Delusion – Unusual beliefs not based on reality which often contradict the evidence

They will claim it is not based on reality and contradicts evidence and therefore is a delusion.  Professor Andrew Sims, Emeritus Professor of Psychiatry at the University of Leeds and Past President of the Royal College of Psychiatrists, wrote a book titled Is Faith Delusion in which he argues that faith is not, indeed cannot, be a delusion. He writes:

I started with the question, is faith delusion? I spent some time looking at precisely what delusion is in psychopathology and then measuring religious faith against it. I concluded that faith, of itself, is not  and cannot be delusion, although people frequently have delusions that include religious and spiritual content. I covered briefly various other abnormal phenomenological states and found that, although those with religious belief may well experience them, faith was not causative. I also looked at the nature of personality to assess whether faith could be construed as a product of abnormal personality. Although variations of personality affect the manifestation and self-experience of belief, religious faith exists independent of personality. Finally, I examined the phenomenon of faith, observing its cognitive, affective and volitional aspects. This process has been carried out from the perspective of descriptive psychopathology.

When it came to the tone of the conversation, some responses by Christians didn’t exactly help matters. Telling someone they’re demonic is not the greatest negotiation tactic. Some of the things they came out with also made me scratch my head. Things like:

“i know,but she doesnt have a heart at this moment for God.She will need to be humbled b4…she will want God. But if you want evidence…he provides that. It is a 2way relationship…not a myth”

There’s just seems to be so much arrogance to that statement. It is like calling yourself humble, if you have to call yourself it then you’re not. Michael Greens statement sums it up:

Some Christians really do give the impression that they have arrived and that all the rest of us are just struggling in the dark.

They give this impression when dealing with other Christians too. The response was spot on and really hits on something that has crept into Christianity:

the problem is, he assumes anyone who isn’t Christian doesn’t have a good heart.

Absolutely, this seems to be a massive assumption within Christian communities; that atheists can’t be good people. This is just utter utter nonsense. The statement about not having a heart for God was followed up about them being angry at God. Atheists not angry at God, you can’t be angry at something that you don’t believe exist, but many seem to be angry that there are people who believe God exists. This is just weird that people get visibily upset at the thought that someone believes something they don’t. I get being angry at the actions of people that they claim is in the name of religion, but insult those simply because they believe something different? Oh yes, very enlightened. Also, I didn’t have a heart for God when I became a Christian and every single person has the same choice I did; say yes to God or say no. Quoting scripture at an atheist to prove a point is just a waste of time in most circumstances. Not because they’re not willing to listen, but they don’t believe the Bible is the word of God. It’s like trying to prove a point by quoting the Koran to a Christian; same thing.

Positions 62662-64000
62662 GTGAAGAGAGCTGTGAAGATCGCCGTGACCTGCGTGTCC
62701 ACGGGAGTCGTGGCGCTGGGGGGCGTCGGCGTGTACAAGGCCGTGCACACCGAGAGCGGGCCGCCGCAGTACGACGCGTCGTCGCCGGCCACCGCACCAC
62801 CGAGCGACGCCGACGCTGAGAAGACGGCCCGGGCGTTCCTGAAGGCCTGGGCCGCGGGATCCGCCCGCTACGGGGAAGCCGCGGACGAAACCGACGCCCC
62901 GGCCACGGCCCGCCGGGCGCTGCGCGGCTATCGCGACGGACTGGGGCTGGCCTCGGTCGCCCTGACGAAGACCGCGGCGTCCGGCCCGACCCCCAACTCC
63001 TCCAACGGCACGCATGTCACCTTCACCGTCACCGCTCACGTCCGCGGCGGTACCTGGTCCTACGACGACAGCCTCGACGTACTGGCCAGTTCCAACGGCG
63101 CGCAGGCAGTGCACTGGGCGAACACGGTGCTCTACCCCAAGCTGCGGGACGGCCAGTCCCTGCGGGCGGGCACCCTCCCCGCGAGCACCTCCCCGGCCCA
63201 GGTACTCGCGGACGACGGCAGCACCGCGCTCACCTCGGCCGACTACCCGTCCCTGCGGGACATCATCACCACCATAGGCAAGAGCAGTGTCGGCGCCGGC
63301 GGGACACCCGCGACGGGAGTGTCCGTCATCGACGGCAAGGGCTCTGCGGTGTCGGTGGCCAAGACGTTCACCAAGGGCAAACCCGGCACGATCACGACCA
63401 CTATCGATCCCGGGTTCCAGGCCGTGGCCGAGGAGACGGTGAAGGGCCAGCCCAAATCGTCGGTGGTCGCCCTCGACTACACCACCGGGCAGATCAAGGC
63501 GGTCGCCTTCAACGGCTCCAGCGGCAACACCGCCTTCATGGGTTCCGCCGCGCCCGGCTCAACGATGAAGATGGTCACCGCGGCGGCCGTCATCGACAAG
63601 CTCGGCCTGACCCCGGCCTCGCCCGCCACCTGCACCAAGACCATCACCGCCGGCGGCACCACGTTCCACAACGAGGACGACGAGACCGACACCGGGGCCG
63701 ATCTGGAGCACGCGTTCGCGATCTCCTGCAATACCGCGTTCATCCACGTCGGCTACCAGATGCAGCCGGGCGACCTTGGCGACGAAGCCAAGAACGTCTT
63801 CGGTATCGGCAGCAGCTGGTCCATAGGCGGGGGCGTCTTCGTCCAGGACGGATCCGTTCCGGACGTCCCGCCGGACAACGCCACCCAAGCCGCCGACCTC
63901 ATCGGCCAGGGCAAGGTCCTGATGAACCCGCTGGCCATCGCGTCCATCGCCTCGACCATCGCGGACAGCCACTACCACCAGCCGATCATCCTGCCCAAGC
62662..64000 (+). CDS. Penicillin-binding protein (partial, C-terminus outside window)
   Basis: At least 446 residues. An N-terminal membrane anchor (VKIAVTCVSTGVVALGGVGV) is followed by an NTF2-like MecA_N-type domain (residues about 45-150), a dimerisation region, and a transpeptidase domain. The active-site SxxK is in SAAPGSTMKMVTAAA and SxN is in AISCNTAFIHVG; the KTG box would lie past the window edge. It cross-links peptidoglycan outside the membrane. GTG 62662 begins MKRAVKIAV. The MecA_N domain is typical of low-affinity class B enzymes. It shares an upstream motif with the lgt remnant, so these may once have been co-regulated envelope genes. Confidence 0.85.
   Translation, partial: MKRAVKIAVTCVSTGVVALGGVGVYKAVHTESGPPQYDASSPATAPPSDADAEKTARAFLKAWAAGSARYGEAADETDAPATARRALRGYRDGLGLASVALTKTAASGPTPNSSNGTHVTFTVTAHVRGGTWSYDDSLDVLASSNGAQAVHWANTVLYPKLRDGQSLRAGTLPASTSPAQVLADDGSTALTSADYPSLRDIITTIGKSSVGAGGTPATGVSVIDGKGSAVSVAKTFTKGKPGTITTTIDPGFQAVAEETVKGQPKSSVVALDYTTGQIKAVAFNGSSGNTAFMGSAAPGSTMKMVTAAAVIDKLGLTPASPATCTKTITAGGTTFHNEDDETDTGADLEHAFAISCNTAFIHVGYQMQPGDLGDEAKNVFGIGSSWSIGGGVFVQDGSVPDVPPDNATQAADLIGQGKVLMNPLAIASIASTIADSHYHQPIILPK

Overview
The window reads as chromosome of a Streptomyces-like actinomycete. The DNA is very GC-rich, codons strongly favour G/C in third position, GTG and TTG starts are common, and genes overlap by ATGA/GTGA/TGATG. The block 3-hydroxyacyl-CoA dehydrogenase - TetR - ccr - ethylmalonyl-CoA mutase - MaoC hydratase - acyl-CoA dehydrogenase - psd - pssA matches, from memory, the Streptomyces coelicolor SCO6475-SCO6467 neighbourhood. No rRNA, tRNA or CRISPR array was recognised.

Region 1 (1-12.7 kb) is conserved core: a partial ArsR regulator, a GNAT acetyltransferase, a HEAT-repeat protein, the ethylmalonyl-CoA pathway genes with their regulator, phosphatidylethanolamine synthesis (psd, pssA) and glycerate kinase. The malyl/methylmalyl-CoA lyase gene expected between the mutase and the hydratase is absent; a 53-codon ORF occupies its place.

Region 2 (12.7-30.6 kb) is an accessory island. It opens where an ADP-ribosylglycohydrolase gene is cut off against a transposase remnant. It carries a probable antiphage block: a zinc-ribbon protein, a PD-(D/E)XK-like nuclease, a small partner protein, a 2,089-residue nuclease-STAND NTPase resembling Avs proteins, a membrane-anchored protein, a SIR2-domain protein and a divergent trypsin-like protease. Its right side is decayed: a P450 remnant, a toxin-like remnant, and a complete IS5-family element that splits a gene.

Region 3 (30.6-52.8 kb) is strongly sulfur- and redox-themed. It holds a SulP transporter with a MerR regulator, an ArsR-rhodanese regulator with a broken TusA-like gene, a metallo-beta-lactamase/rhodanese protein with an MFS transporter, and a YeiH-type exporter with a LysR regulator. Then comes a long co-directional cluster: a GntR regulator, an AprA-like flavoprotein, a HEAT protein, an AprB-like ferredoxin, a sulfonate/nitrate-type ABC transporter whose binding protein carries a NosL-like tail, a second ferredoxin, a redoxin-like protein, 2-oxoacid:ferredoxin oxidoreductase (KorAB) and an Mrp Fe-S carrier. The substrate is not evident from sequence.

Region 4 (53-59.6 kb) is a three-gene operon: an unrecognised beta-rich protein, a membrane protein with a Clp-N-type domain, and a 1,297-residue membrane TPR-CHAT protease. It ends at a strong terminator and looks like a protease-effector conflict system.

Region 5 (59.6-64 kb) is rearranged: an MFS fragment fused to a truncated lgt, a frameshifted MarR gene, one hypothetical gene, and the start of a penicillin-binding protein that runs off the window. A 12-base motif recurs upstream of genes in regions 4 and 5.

Inevitably the question of evidence came up and this didn’t go much better. Claims from Jesus is the evidence to Jesus didn’t exist were thrown about; and accusations that no evidence was provided even though links to what the evidence is were posted less than a minute earlier. It does seem sometimes that the ones who scream the loudest about evidence, are the ones least interested in it. There were 2 really interesting statements made on this. One I’ve heard expressed in various ways from both atheists and Christians, and that is if there was evidence you wouldn’t need belief. This is straight out the Richard Dawkins textbook, and completely misunderstands what belief and faith are. We believe things when we have reasons to, when we have had enough evidence to persuade us. As W.H Griffith Thomas wrote:

[Faith] affects the whole of man’s nature. It commences with the conviction of the mind based on adequate evidence; it continues in the confidence of the heart or emotions based on conviction, and it is crowned in the consent of the will, by means of which the conviction and confidence are expressed in conduct.

Even a glance at the dictionary shows that the concepts of belief, faith and evidence are linked. The Christian faith may be wrong, the evidence for it may not actually point to its truthfulness, but it simply is not the case that it can’t have evidence purely because it is a faith. I was given a slightly back-handed compliment when I was told not to give up my reason as I will eventually see religion for what it is. Whilst it was refreshing to hear an atheist acknowledge that a Christian can be reasonable and rational, they still seemed to struggle with the fact that reason and rationality are reasons people are not atheist. Atheism probably makes about as much sense to many Christians as Christianity does to many atheists.